Saturday, February 28, 2009

Time to Rethink Costs of Major Programs? One system at a time.

The following article was featured in a local paper.

"“The Motorola program and price are extremely high for a public-safety radio,” said Lt. Col. Scott Padgett, a Loudoun resident who works for IBM. He said for $36.7 million, a Midwestern state could buy an entire public-safety radio system."

The article went on to add how much could potentially be saved.

"Sarantos said if the county reissued bids, it could save as much as $10 million. “That's one elementary school,” he added."

Source: Loudoun Times

Friday, February 27, 2009

Let's Eat - To Avoid Trouble

We have read story after story about the economy and the impact it has had on everyday people. Most people know a family member, neighbor, or even themselves have been impacted.

The following article highlights a great way for neighbors to get to know each other and "How potlucks help home values".

So why do communities often come together?

"It starts with trouble

In spite of the many benefits of building strong communities, it usually takes threats — particularly crime and land-use proposals — to galvanize a neighborhood, says Elton Gatewood, president of Neighborhoods USA, a national group of organizers from local governments and neighborhoods."

Looking for a no cost way to recognize your volunteers or improve security in your neighborhood? If so, check out the following article:

Neighbors getting to know their neighbors really does make a difference.

Wednesday, February 25, 2009

CDC Emergency Preparedness & Response Site

The Centers for Disease Control and Prevention (CDC) has an Emergency Preparedness and Response website that "is intended to increase the nation's ability to prepare and respond to public health emergencies."

The latest website updates and announcements can be found at:

Tuesday, February 17, 2009

Looking for that National Update?

"National Situation Updates are compiled for use in emergency management planning and operational activities. Updates include information and graphics gathered from a variety of sources including other federal agencies and departments, state and local government, and the news media."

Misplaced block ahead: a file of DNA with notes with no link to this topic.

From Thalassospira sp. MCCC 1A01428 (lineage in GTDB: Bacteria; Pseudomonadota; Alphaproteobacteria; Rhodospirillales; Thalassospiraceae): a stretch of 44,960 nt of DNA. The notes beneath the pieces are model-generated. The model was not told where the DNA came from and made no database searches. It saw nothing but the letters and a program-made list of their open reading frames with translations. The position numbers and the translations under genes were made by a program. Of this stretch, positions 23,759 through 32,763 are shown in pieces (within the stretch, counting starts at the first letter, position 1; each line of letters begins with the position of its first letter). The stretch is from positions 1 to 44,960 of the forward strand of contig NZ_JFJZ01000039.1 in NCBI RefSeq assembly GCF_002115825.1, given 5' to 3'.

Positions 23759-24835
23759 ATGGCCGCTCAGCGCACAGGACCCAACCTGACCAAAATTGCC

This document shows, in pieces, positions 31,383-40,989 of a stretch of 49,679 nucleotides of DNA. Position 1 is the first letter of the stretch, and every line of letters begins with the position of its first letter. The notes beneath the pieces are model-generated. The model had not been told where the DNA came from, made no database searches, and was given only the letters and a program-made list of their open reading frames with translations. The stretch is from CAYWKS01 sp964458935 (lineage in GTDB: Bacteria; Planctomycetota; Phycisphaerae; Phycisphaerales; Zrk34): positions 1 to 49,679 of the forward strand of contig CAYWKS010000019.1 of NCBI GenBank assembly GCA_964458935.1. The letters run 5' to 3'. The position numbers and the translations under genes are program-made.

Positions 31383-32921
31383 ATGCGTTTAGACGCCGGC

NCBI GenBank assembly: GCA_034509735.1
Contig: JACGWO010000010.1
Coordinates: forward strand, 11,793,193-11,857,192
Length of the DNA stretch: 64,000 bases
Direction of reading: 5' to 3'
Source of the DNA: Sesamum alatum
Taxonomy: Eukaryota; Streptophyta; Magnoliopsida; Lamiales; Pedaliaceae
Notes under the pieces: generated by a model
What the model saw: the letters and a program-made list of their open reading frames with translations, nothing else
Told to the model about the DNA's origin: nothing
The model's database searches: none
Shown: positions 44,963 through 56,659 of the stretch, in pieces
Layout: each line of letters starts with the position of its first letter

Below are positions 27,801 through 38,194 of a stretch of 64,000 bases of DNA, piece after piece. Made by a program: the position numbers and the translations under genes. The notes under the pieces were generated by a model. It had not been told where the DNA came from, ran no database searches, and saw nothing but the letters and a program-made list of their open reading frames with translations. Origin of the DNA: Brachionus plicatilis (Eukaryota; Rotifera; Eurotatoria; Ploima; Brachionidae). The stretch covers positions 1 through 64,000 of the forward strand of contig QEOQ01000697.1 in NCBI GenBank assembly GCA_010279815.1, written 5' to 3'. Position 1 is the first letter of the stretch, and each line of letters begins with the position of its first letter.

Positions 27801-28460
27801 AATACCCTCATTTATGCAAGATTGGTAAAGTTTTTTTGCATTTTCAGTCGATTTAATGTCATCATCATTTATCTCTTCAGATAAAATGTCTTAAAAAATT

National Situation Updates are available from FEMA at:

"Updates are published daily Monday through Friday by the Information Coordination Unit, Assessment and Analysis Branch, Operations and Planning Division, Response and Recovery Directorate at FEMA Headquarters, Washington, DC."

Saturday, February 7, 2009

Events 101 - You Are Prepared!

Preparing for the Unpredictable: Planning for Emergency Situations and Operations Breakdowns

Thank you to everyone that attended Events 101.

"Events 101 is a one-of-a-kind workshop for people who plan public festivals, events and other programs. As accessible and informative for new or volunteer event producers as it is to seasoned event professionals, Events101 delivers in-depth educational sessions on the nuts and bolts of community and public event planning."

Now that we have discussed the importance of planning. Have you asked yourself, how do all of the pieces fit together?

Some of the questions to think about:

  • What is your check-in/check-out procedure?
  • Who is where?
  • How do you hand lost children? Who is staffing it?
  • Do you conduct background? How well do you know your volunteers?
  • Do you volunteers absorb the material in your security briefing?
  • Who is on your leadership team?
  • What happens when your leadership team is not there?
  • Who's in charge?
  • What happens when the power goes out or you lose communication?
  • How do you handle food safety?
  • When you have food for your volunteers, how long does it stay out?
  • Which organization does your volunteers represent?
  • Are volunteers your liability?
  • How do you handle special needs in an emergency?
  • What about people from other countries and different languages?
  • What about people who cannot hear verbal messages?
  • Who is watching the young volunteers?
  • How does the weather fit into your plans?
  • Do you have staging areas?
  • How will you handle evacuation?

And while you might think you have incorporated all of these things into your plan, have you "Asked a Volunteer?" Just to make sure they understand how they fit in.

Here is the Who's In Charge video.

If you need assistance planning for "Emergency Situations and Operations Breakdowns", please do not hesitate to contact us at

Sunday, February 1, 2009

Keeping the Peace in 2009

Okay, it has been a month since you made that New Year's Resolution. And every day we hear the news about terror about the world.

The following article from 10 things to say to keep the peace offers some suggestions.

1. "Thank you for your opinion. I'll think about it."
2. "Is this a good time for you?"
3. "Would you like my thoughts?"
4. "Why don't we get the facts?"
5. "I need your help. Can you please...?"
6. "Let's wait on this until we have more information."
7. "What did you mean by that?"
8. "I don't like that, so why don't we do this instead?"
9. "I'm sorry you're upset."
10. "Let me get back to you."

The complete article with additional recommendations for each item can be found at: